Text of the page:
Using the landscape keyboard on-screen means you lose a lot of screen space in that aspect which is where the Desire Z should really excel. Rather than always typing into a text entry box, you can be watching the live results appearing from your searches for example. Having a physical keyboard frees up so much more screen space and here you’ll find the same thing - space to enter details into a web page and still being able to see everything around it.
HTC has chosen not to include any cursor keys on the Desire Z, but it has included a tab key that will skip across live sections of a page and combined with the enter key means you can skip down a list and select something, be that a search result, flicking through your emails or whatever. To navigate without using the screen you can also use the optical navigator, which is again clickable letting you select and confirm actions.
Elsewhere the keyboard offers two shift and two Fn/function buttons, so you can use either your left or right thumb to select an alternative character from the keyboard. But the keyboard mapping seems to have a bug, where a long press offers up an alternative character, often not the symbol printed on the key. Press and hold “H” and you get offered “&” rather than the “*” printed on that key. However, press the Fn button and hit “H” and you get the “*”.
Fortunately a long press on number keys returned that number, but we’d have really liked to see capitals offered on a long press like the BlackBerry does, rather than the wrong symbol and/or a selection of accented characters we’d never use. Those using languages other than English may find this a real advantage, but having selected English as the keyboard language, we found this glittering array of accented letters to be of little use. One feature we like is the inclusion of two shortcut keys, which you can assign to any application, shortcut or bookmark you like.
Thus far, HTC Sense has been a portrait-only experience. With the Desire Z, it now gets to switch into landscape, with widgets and icons rotating when you open the keyboard. In some cases you get a little more from your widgets, for example half screen widgets which are a line in portrait are now a box in landscape and it all works very nicely.
Of course HTC Sense serves up its normal smorgasbord of connected user-friendly treats, some of which duplicate those core Android offerings but you do at least get choices - although we won’t attempt to cover them all here given the amount of time we’ve spent on them in previous HTC reviews. Some of HTC’s offering is dependent on using its services, so if you want to use the FriendStream widget you’ll have to sign into HTC’s Twitter and Facebook clients, rather than the native Android apps for example.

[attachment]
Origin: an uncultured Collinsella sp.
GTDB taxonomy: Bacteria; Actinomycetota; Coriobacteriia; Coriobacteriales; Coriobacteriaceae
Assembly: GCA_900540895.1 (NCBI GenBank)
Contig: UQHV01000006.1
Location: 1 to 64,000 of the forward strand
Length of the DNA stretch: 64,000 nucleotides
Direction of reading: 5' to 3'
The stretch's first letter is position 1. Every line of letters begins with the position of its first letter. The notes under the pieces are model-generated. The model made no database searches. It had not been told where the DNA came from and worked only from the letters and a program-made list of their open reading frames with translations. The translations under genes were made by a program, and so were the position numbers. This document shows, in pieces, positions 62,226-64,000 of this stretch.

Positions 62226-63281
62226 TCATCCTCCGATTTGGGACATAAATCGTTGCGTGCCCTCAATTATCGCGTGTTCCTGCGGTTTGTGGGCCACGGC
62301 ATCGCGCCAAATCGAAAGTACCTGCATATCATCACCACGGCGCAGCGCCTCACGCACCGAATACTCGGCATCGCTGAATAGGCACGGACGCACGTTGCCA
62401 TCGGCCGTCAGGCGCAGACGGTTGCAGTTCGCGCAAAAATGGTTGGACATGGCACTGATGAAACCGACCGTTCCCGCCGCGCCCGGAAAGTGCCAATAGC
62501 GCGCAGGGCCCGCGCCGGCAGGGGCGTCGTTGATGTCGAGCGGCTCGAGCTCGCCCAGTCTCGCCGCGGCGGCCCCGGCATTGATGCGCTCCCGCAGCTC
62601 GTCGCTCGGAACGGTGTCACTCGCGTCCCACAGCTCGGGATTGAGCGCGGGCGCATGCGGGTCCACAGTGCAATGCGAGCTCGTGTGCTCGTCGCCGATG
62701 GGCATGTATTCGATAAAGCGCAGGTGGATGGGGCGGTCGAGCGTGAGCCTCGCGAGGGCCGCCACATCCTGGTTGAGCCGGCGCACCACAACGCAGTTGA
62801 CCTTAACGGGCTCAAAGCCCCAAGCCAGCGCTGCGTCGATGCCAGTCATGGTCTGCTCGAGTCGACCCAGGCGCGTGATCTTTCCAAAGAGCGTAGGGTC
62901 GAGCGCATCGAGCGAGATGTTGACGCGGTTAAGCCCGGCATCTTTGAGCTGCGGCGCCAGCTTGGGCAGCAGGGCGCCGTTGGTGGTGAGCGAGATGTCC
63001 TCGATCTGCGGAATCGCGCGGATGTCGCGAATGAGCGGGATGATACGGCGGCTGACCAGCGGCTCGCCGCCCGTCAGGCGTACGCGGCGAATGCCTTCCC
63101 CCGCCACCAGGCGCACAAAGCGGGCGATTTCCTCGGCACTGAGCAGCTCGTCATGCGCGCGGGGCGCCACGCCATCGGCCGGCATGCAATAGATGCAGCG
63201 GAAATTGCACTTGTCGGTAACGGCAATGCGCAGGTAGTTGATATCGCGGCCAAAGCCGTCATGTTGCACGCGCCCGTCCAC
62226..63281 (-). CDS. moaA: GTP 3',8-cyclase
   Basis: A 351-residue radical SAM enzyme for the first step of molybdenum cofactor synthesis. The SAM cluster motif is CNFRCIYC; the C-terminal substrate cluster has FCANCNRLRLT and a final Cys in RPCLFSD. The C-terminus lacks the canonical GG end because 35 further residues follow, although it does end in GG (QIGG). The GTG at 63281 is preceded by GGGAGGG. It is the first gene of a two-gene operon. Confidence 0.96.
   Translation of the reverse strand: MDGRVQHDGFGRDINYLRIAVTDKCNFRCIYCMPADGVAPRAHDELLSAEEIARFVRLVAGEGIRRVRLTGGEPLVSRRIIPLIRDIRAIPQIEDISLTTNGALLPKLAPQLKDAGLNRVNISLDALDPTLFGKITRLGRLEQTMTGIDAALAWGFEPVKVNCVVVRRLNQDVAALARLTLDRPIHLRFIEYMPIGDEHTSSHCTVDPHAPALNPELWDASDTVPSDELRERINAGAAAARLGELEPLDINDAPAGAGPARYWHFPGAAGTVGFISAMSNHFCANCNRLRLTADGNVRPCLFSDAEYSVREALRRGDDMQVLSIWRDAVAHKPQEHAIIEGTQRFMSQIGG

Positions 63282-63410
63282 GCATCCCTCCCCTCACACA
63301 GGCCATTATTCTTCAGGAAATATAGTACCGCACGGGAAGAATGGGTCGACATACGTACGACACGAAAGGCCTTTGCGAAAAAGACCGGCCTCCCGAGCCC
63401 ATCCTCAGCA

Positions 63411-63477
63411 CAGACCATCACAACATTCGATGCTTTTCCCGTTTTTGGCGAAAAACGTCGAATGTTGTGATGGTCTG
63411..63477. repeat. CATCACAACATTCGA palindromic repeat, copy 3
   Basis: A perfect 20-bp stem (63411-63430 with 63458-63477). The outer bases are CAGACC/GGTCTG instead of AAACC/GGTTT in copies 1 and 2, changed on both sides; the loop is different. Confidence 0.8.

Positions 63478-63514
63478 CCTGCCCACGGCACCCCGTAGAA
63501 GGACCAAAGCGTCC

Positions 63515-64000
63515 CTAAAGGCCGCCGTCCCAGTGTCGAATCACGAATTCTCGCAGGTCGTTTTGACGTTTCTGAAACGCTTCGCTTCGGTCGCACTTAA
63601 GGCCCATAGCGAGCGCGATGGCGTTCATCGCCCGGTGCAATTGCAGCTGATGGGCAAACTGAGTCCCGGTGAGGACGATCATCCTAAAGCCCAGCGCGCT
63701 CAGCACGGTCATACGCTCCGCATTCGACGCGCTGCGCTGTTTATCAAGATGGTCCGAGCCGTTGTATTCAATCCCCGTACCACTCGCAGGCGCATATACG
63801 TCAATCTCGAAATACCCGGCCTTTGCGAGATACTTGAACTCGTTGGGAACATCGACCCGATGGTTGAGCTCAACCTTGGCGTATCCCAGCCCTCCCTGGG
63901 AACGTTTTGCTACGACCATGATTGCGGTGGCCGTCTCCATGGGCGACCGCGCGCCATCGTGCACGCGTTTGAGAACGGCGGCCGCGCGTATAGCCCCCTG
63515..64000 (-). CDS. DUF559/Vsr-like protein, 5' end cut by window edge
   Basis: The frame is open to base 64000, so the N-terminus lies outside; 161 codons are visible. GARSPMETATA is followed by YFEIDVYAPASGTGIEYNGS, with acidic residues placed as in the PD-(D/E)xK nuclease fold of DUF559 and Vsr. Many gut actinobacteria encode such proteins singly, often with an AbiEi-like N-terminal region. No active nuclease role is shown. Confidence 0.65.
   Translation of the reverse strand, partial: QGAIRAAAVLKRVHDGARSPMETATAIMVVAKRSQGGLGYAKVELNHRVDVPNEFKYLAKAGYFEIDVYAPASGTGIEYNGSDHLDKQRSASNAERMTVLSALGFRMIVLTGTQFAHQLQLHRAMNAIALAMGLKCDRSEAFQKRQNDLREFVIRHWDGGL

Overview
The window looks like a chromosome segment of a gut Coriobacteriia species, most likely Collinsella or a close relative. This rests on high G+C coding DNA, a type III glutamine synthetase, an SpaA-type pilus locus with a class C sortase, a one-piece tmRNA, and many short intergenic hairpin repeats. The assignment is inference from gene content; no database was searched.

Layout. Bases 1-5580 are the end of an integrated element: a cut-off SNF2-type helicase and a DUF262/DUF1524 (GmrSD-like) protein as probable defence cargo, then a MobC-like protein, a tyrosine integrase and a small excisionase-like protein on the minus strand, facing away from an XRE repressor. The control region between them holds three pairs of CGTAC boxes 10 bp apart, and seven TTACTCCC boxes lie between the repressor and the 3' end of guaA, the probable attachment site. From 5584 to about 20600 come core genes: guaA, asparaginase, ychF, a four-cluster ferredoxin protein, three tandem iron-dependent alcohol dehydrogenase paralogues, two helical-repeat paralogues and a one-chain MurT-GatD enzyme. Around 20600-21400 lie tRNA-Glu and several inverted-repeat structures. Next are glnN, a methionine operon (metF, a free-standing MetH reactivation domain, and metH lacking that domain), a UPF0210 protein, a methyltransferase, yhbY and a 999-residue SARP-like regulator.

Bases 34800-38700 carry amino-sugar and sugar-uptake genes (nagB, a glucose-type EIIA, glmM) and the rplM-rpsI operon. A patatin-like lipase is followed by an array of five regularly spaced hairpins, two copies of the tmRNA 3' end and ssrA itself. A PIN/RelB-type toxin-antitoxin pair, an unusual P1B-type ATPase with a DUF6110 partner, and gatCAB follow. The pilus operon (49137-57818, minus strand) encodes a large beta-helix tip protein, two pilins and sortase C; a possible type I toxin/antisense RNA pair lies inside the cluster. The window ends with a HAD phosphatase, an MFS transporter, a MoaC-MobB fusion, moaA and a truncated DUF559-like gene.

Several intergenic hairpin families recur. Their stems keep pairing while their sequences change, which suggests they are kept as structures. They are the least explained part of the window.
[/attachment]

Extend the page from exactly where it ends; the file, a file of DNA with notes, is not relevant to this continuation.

You could say you are spoilt for choice, and choices are something that you have plenty of, especially when it comes to customisation. The customisation menu is extensive, offering a range of widgets from HTC as well as any that Android offers. There is, for example, both an HTC and Android power control widget. You can alter the 7 pages that makes up HTC’s homescreens any way you wish, dropping shortcuts, links and so on. You can change the overall design, perhaps if you want a wood effect instead, as well as setting up difference “scenes” which change the entire theme of the interface, which we’ve always felt was a step too far.
Being an Android 2.2 device you get the inherent features that it supports, so you get the niceties of being able to turn your phone in into a Wi-Fi hotspot, you get Flash video support in the browser thanks to the Adobe app and things like simple multiple Google account support. Android phones are designed to walk hand-in-hand with Google’s Gmail system, so you’ll find your contact, calendar and email falls into place and you always get the option to switch off the synchronisation you don’t want, piecemeal, in the settings.
You also get the Android Market to add additional content, and although it isn’t quite on a par with the Apple App Store, we can’t help feeling that it is coming on leaps and bounds, with the addition of bigger names like Skype bringing their VOIP calling to Android 2.2 users.
We mentioned the optical navigator and this lies beneath the four touch-sensitive controls offering home, menu, back and search as you’ll find on HTC’s other Android devices. They do feel a little squashed however, as the touch buttons lie very close to the onscreen controls that sit on the homescreens and many applications. On occasion we found that we hit the device control keys rather than the application control we were looking for. This is probably something you’ll have to accept, although arguably, some would rather see the optical navigator removed and the touch controls moved further down away from the screen.
Usually for an HTC Android phone you have a dedicated camera button. This sits on the right-hand side of the top section. Volume controls lie on the left-hand side and these also double as zoom controls for the camera, which we found lead to some problems - namely that you can’t rest the phone on a surface to keep it stable (for a low light shot for example) because it triggers the zoom (as happened in the sample below).